Sessions on “Reframing Societal Transformation by Challenging Underlying Assumptions” addressed the underlying assumptions that shape our society and the global system and lead to our destructive behaviour towards our living environment. What needs to be reframed to be able to act differently? Several approaches and perspectives were explored, such as eco-philosophy and ‘transformative realism’. Practical examples indicated that gender equality and a decent livelihood are prerequisites for successful climate action.
Techniques to support creative future visioning to go beyond considering only probable outcomes were presented, such as the use of narratives in creative story-telling workshops and writing poetry. These techniques may help to reach and engage for instance youth and children and empower them to become change makers for a climate-resilient future in their schools and broader social systems.
Technical solutions will not solve our climate adaptation problems; people need to adapt their behaviour. To understand human behaviour and underlying assumptions, it is important to be aware that the pervasive view on the relationship of humans and nature, in which humans are superior and can exploit nature, is at the root of many of the current problems and difficult to change. The sessions ‘Adaptation Policy & Philosophy, Reframing Societal Transformation by Challenging Underlying Assumptions’, chaired by Elisabeth Worliczek (BOKU) introduced radically different perspectives toward the human-environment relationship and adaptation and explained attitudes and practices that may obstruct or support changes. The participants drew from a variety of backgrounds and expertise in societal transition, theology, activism, anthropology and neurosciences.
Chair Maria Fernanda Rollo, (NOVA Lisbon) presented findings from story-telling workshops that explored how creative future visioning can go beyond considering only probable outcomes. In the session ‘Empowerment, Education, Youth’, initiatives for the benefit of young children were presented. One intervention involves modifying school menus, raising awareness and emphasizing the cultural and environmental aspects of food. The other highlighted books to support children living through periods of global social crisis such as climate change and to challenge drought myths and promote adaptive strategies.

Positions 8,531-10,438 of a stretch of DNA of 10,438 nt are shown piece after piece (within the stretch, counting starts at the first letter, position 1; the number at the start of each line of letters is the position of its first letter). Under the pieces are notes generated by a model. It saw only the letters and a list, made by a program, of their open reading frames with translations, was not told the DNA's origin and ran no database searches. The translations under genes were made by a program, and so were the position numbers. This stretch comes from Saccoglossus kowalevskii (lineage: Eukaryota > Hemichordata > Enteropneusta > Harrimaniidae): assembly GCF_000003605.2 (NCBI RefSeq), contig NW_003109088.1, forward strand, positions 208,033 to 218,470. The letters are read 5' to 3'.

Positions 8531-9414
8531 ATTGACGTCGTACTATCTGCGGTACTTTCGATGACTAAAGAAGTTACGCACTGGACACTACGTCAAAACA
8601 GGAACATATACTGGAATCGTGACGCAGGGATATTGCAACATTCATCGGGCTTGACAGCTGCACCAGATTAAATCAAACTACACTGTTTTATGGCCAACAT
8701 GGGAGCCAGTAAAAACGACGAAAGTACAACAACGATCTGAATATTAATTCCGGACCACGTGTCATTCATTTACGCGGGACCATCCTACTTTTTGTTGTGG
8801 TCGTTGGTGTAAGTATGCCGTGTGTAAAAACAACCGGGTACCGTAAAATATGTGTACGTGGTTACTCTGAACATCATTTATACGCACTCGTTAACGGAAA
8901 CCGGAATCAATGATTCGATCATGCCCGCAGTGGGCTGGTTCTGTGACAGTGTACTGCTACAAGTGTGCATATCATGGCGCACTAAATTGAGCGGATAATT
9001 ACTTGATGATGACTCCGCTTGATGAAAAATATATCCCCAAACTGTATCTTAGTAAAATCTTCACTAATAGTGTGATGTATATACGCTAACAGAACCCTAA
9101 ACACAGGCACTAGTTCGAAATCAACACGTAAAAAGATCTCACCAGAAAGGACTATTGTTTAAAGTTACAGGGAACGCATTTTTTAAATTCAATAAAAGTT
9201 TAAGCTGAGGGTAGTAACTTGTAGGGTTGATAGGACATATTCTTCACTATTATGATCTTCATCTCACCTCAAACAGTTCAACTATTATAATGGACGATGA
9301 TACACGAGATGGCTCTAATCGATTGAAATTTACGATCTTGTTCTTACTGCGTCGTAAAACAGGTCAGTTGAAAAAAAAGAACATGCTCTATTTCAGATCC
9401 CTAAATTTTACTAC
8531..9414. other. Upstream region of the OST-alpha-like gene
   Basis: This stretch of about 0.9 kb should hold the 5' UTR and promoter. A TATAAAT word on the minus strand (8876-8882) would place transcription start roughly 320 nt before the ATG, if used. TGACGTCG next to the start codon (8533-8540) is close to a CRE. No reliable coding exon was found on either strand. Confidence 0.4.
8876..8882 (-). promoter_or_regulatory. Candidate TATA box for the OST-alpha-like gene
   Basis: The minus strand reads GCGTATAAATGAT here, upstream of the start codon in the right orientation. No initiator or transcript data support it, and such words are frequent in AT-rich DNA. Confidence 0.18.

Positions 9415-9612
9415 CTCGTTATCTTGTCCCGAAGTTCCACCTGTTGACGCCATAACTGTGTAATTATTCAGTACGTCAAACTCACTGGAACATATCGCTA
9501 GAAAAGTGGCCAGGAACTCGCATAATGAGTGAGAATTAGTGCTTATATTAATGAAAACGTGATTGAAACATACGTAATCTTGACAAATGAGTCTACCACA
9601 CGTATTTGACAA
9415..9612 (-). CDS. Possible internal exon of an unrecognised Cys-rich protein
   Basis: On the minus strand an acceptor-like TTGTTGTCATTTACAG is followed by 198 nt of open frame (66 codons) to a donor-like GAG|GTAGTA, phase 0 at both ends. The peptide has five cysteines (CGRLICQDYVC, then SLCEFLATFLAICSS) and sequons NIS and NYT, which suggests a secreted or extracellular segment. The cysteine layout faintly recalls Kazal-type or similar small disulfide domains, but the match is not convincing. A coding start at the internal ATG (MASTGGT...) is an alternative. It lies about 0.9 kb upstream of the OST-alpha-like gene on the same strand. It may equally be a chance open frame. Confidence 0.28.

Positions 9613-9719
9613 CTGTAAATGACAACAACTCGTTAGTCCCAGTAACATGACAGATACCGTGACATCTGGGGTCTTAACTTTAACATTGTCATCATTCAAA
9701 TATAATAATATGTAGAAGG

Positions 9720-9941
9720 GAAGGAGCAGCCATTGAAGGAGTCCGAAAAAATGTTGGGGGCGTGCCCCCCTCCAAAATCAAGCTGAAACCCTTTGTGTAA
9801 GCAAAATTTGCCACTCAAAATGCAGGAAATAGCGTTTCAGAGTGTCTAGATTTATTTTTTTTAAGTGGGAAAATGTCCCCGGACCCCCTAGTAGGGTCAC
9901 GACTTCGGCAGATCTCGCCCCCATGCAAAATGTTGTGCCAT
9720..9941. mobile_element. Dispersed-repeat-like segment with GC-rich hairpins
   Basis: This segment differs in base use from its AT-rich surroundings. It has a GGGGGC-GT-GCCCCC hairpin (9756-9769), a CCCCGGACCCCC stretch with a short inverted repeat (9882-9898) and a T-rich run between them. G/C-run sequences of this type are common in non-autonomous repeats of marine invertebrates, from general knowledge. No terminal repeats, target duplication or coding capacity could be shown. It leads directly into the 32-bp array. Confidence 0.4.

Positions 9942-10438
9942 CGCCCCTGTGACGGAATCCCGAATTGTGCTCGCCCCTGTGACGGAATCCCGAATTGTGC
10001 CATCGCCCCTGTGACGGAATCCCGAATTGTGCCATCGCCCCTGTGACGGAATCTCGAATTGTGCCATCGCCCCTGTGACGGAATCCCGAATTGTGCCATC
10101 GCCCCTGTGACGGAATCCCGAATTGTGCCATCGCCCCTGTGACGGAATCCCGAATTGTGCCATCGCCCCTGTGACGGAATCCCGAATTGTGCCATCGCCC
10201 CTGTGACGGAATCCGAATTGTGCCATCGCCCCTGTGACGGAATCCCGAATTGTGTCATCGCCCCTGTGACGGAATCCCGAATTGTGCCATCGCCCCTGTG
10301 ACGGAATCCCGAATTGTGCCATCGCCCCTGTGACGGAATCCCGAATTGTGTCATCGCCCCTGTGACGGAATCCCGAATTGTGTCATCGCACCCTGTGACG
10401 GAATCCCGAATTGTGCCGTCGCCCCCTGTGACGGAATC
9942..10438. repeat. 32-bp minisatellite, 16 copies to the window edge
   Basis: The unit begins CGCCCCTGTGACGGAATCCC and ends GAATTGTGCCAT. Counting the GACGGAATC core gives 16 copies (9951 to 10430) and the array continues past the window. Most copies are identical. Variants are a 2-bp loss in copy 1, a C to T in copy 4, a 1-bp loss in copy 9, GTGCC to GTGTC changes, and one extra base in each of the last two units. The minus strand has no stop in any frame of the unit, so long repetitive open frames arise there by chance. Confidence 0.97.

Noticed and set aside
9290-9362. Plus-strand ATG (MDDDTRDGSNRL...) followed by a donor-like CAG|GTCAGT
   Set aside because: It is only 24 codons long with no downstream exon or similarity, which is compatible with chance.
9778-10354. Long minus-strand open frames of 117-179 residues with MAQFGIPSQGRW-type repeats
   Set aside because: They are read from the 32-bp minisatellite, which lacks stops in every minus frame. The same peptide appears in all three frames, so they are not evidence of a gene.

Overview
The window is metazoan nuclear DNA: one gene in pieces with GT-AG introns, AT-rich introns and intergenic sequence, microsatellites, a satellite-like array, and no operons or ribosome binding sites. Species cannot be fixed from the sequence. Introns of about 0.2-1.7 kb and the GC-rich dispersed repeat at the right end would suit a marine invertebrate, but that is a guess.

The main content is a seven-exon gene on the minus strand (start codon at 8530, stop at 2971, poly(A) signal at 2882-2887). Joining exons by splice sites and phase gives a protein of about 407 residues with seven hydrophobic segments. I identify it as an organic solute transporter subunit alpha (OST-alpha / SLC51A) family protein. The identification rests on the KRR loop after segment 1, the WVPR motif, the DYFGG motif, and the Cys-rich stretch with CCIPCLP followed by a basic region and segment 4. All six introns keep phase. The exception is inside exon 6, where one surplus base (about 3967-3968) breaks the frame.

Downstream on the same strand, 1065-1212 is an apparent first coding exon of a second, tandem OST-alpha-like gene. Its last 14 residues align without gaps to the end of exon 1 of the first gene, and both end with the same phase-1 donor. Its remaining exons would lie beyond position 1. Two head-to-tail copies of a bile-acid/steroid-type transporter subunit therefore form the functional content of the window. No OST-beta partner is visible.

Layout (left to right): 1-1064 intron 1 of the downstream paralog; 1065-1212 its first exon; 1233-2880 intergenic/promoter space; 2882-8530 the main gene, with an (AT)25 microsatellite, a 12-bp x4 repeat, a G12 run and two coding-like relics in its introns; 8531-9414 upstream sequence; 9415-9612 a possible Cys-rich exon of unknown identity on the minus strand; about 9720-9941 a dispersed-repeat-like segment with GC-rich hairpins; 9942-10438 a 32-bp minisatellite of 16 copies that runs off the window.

Drawing on insights from the Creative Climate Action Programme in Ireland, a UCC research team provided reflections on reframing knowledge across the art-science-engagement nexus and shared insights about how creative tools can help reframe our visions of change, the future and sustainability. In this session, chaired by Maria Fernanda Rollo, (NOVA Lisbon,) participants used poetry to reframe and share complex ideas and feelings about the future, find new insights and meanings, and probe pathways for addressing challenges arising from climate change.
An important question in this theme is how to achieve impact, which was addressed in ‘From Local Projects to Practical Impacts – Strengthening Local Resilience for Pan-European Policy Making’. Participants explored different systems and approaches to climate action and discussed how systemic change can be initiated and what drivers and barriers make this difficult or favourable.
Read more about the ECCA2023 theme “Reframing Societal Transformation by Challenging Underlying Assumptions” summary.
Read more about the ECCA2023 Policy Brief Workshop.
Watch the session about Reframing Societal Transformation by Challenging Underlying Assumptions on our ECCA2023 YouTube channel.
Read more about CCC-CATAPULT project.
Author: Joske Houtkamp